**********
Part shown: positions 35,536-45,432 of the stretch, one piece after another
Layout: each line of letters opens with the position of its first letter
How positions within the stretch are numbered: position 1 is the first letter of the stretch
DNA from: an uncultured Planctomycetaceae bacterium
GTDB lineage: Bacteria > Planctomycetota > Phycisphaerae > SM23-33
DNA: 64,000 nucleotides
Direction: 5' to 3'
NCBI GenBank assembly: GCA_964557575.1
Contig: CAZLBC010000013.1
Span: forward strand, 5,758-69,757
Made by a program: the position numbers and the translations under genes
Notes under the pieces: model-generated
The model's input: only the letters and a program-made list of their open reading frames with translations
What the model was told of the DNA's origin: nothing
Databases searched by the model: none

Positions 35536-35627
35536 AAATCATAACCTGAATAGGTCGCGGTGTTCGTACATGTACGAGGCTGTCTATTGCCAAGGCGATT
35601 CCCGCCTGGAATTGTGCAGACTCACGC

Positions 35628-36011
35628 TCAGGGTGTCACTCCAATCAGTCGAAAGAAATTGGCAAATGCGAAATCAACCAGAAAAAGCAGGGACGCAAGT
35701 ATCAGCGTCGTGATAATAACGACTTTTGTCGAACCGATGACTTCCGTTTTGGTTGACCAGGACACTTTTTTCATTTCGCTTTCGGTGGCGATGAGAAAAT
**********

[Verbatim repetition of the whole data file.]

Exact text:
Part shown: positions 35,536-45,432 of the stretch, one piece after another
Layout: each line of letters opens with the position of its first letter
How positions within the stretch are numbered: position 1 is the first letter of the stretch
DNA from: an uncultured Planctomycetaceae bacterium
GTDB lineage: Bacteria > Planctomycetota > Phycisphaerae > SM23-33
DNA: 64,000 nucleotides
Direction: 5' to 3'
NCBI GenBank assembly: GCA_964557575.1
Contig: CAZLBC010000013.1
Span: forward strand, 5,758-69,757
Made by a program: the position numbers and the translations under genes
Notes under the pieces: model-generated
The model's input: only the letters and a program-made list of their open reading frames with translations
What the model was told of the DNA's origin: nothing
Databases searched by the model: none

Positions 35536-35627
35536 AAATCATAACCTGAATAGGTCGCGGTGTTCGTACATGTACGAGGCTGTCTATTGCCAAGGCGATT
35601 CCCGCCTGGAATTGTGCAGACTCACGC

Positions 35628-36011
35628 TCAGGGTGTCACTCCAATCAGTCGAAAGAAATTGGCAAATGCGAAATCAACCAGAAAAAGCAGGGACGCAAGT
35701 ATCAGCGTCGTGATAATAACGACTTTTGTCGAACCGATGACTTCCGTTTTGGTTGACCAGGACACTTTTTTCATTTCGCTTTCGGTGGCGATGAGAAAAT